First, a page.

At a Kolkata mental hospital recently female patients were found left stark naked in the ward. Mental illness is included in the Persons with Disabilities Act 1995, but the mentally disabled are denied even the rights and reservations available to the physically disabled
The incident took place on March 8, 2008, a day when some of us were busy observing International Women's Day. The daughter of a female patient went to visit her mother at Pavlov Mental Hospital, a government-run hospital in Kolkata, West Bengal. As the patient's condition was serious, Doctor Ashis Acharya took the girl into the ward where her mother was. There, they were both shocked to see that all the female patients were stark naked. According to hospital authorities, this was because their clothes had gone for washing. When Dr Acharya protested, the hospital staff started arguing with him. A nurse, when questioned, explained that a second set of clothes was usually given to the patients when one set went for washing, but that stripping mentally ill patients of their clothes was "not a serious issue".
The incident was reported on the front page of Anandabazar Patrika, a widely circulated Bengali newspaper.
As usual, it triggered a blame game. The authorities wanted to know who had leaked the information to the newspaper. The West Bengal health minister said he was too busy with the Assembly session to give appointments to rights-based organisations. The health secretary of the state was also too caught up to give appointments. When contacted, the chairperson of the State Women's Commission said that she had not read the news item and was unaware of the incident. According to the reporter who was following up the case, the hospital superintendent claimed it was a non-issue and he did not understand what all the fuss was about.
Interestingly, all these people asked the same question during the course of conversation: who was the source of the story. Apart from the chairperson of the Women's Commission, no one considered it a serious human rights violation. Nor did they express any concern.
What does this lack of empathy, especially amongst people in power, have to do with the position of mentally ill women in society?
Firstly, it is difficult to define "mental illness". "Madness", "lunacy", "insanity", "mental illness" and "mental disorder" are terms used to describe aspirations, beliefs and conduct that vary from the accepted psycho-social or bio-medical norm. We are careful about using the politically correct terminology for the mentally ill today. But without changing the situation on the ground, changing the terminology is a futile exercise.
Societal attitudes reflect the terms we use. Someone with a psycho-social disability is looked down upon by society. Despite mental illness being included as a category of disability in the Persons with Disabilities Act 1995, reservations under the law exist only for those who are physically disabled. It is clear that even amongst persons with disability, those with psycho-social problems feature low in the hierarchy. They are not eligible to stand for elections, nor do they have the right to vote. Not only do they not have political rights, according to Indian law they cannot enter into any contract.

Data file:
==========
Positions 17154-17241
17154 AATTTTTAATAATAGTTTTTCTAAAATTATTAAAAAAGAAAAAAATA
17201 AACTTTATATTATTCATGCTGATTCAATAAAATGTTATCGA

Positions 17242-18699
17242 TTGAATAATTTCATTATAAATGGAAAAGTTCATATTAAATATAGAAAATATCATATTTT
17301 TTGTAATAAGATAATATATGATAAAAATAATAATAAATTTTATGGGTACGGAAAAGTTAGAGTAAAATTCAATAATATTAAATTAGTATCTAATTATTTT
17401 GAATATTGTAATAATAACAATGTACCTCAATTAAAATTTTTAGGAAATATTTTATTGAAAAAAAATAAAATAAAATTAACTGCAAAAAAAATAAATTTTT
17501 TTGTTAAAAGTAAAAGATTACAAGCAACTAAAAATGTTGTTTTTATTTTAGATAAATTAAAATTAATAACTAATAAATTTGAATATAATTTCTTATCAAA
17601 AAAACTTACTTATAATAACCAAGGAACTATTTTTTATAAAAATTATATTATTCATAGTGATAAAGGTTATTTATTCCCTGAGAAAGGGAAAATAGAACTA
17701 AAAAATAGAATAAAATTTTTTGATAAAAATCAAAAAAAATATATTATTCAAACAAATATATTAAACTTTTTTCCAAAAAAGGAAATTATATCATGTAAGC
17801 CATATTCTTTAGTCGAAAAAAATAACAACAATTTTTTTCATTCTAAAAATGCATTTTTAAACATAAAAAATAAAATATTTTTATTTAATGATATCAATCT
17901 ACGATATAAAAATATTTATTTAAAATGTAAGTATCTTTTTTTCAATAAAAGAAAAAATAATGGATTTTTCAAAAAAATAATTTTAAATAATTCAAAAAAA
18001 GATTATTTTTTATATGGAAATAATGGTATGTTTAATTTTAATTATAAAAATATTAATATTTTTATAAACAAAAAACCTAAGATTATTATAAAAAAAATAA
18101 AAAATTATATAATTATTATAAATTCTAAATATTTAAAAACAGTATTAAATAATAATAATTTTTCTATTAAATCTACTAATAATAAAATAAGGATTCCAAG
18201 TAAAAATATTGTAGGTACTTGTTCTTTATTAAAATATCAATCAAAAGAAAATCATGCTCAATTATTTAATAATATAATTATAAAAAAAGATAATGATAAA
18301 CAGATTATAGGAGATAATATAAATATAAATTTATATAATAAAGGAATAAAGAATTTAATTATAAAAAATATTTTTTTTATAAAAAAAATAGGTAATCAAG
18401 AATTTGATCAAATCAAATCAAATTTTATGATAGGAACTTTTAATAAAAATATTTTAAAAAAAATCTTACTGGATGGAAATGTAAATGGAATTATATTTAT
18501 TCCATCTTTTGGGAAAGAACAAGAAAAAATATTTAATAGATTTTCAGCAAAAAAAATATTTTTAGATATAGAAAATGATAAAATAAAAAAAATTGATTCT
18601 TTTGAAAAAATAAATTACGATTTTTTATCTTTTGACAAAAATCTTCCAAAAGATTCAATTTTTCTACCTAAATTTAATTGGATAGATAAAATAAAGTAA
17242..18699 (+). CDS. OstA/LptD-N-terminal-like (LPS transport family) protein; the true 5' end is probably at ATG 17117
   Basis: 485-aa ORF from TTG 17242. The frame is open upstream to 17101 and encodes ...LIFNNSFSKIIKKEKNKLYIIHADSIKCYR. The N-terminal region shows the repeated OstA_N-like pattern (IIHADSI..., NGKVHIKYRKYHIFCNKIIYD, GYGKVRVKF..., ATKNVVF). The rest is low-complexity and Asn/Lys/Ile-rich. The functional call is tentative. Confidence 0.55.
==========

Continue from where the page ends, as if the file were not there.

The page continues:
"Mental unsoundness" in our marriage laws bars a person with mental disability from getting married. People are also denied custody of their children, and cannot adopt, on grounds of mental unsoundness. It is important to remember here that a woman's world is woven around the word "marriage". Unlike men, the status of women in society depends on whether she is married, single, widowed or divorced. Though things have changed in some urban areas, in general, societal attitudes towards women remain the way they have always been.
Within two weeks of reading the report, I visited Dhaniakhali, in Hooghly district, West Bengal, just an hour's journey from Kolkata. I was there to attend a health fair. That's when I met Saraswati, a tribal girl who works at an anganwadi. When Saraswati heard that we work with persons with disability, she said she wanted to talk to us in private. She told us that her younger brother-in-law's wife had become "mad" and that the whole family was trying to prove that she was a dain (witch). Saraswati was the only person in the family who understood what her sister-in-law was going through. Her efforts to take the girl to a medical centre had been futile, and she felt very alone. Seeing and talking to us had given her a little strength. She promised that she would try her best to stop her sister-in-law from being tortured or sent to an asylum, thereby allowing her husband to remarry.
It is important that the people responsible for what happened at Pavlov Mental Hospital on March 8 are brought to book. It is important that our government is made accountable to the public. It is important to find the correct terminology for issues related to mental disability. And it is important to change the laws. But, in the end, one cannot help but think that it's more important to have at least one Saraswati in every family. For not just charity, the rights approach too begins at home.
InfoChange News & Features, April 2008